‘I can take care of myself. I grow my own food, run a fish business and fetch water, fuel wood, and, at some times, look after my health.’ (Woman from Ukerewe, Tanzania, aged 39)
Remarkable progress has been made in the past decade to address the physical and psychological dimensions of fistulae globally. Further progress to reduce these burdens will require at least three steps.
The first is to make high-quality fistula repair services available and affordable. A fistula is usually repairable and, not surprisingly, when a woman is dry her physical and mental health improves markedly. Expanding the number of facilities that provide high-quality care, with sufficient numbers of trained providers and ensuring care is affordable can return a woman’s life to dignity.
The second is to increase awareness about fistulae so that stigma is reduced and more women seek care. The quicker a woman can be repaired, the better. A study in Tanzania on reintegration of women after fistula repair indicates a clear change in community treatment of women with fistulae following radio and educational campaigns about fistulae, in conjunction with successful recruitment and treatment of patients.3
And the third is to increase the use of new technology to improve referrals for treatment. M-PESA (‘pesa’ means ‘money’ in Swahili) is a technological lifeline for many people across Africa, including women in remote locations. The Freedom from Fistula Foundation in Kenya and the Comprehensive Community Based Rehabilitation in Tanzania have taken great strides in reducing the barriers that women with fistulae traditionally face in accessing treatment. Using a combination of mobile banking, public information and free treatment, they have helped make fistula repair a reality for women who were previously excluded from care.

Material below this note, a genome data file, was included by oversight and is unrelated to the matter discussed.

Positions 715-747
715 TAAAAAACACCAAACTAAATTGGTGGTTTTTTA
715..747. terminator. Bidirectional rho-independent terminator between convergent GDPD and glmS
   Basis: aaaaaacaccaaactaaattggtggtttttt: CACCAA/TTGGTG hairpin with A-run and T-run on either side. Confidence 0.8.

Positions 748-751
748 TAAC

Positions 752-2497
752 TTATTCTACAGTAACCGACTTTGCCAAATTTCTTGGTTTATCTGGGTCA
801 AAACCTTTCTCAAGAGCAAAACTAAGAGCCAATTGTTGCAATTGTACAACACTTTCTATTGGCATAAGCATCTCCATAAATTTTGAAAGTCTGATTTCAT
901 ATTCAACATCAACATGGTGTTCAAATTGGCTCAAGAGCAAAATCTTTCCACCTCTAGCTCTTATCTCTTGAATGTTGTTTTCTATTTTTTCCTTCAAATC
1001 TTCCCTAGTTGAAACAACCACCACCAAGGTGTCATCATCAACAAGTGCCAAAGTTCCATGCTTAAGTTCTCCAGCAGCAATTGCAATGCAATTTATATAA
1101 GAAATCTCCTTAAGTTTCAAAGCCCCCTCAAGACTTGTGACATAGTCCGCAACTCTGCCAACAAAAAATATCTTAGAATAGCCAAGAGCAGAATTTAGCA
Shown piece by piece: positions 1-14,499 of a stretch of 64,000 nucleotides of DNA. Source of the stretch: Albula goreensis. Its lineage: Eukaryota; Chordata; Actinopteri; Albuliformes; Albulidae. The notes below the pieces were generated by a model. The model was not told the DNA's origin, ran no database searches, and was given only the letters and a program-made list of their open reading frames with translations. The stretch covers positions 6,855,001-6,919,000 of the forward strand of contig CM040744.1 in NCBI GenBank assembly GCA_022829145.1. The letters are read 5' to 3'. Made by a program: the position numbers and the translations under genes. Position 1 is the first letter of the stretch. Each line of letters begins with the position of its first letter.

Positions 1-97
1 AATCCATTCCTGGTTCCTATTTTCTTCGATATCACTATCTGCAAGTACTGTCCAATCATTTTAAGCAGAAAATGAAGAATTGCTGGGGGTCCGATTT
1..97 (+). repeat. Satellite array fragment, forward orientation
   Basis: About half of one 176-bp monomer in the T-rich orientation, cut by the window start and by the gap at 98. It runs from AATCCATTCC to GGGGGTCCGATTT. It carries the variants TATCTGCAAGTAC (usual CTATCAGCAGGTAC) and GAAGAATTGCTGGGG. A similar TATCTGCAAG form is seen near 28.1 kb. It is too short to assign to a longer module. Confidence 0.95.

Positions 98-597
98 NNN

As we work to treat more women with fistulae, we also need to bring greater balance to the narrative we tell about their lives away from a focus on despair, to a story about their resilience. This is important for several reasons.
The way we talk about women with fistulae shapes their experience of fistulae. If we present an image of strength, would health workers, the communities in which these women live and the larger world have different expectations for women with fistulae? Would this image help women with fistulae achieve these positive expectations?
Focusing on the resilience of women with fistulae may give us important insights into how to serve them better. If we focused on their capabilities, would women with fistulae tell us something new about their lives that would help us better meet their needs? Would we design surgical and psychosocial support services differently?
Lastly and most importantly, because while promoting an image of isolated and downtrodden women leaking urine and faeces may raise money, it undermines their dignity. We need a balanced image of women with fistulae that shows what they have endured and what they have achieved. Can we convince donors that this is the image in which they should invest?
Maggie Bangser, Founding Executive Director of Women’s Dignity
1. Women’s Dignity and EngenderHealth. Risk and Resilience: Obstetric Fistula in Tanzania. Dar es Salaam: Women's Dignity and EngenderHealth; 2006.
2. EngenderHealth and UNFPA. Obstetric Fistula Needs Assessment Report: Findings from Nine African Countries. New York: EngenderHealth and UNFPA; 2003.
3. Pope R, Bangser M, Harris Requejo J. Restoring dignity: social reintegration after obstetric fistula repair in Ukerewe, Tanzania. Glob Public Health 2011;6:859–73.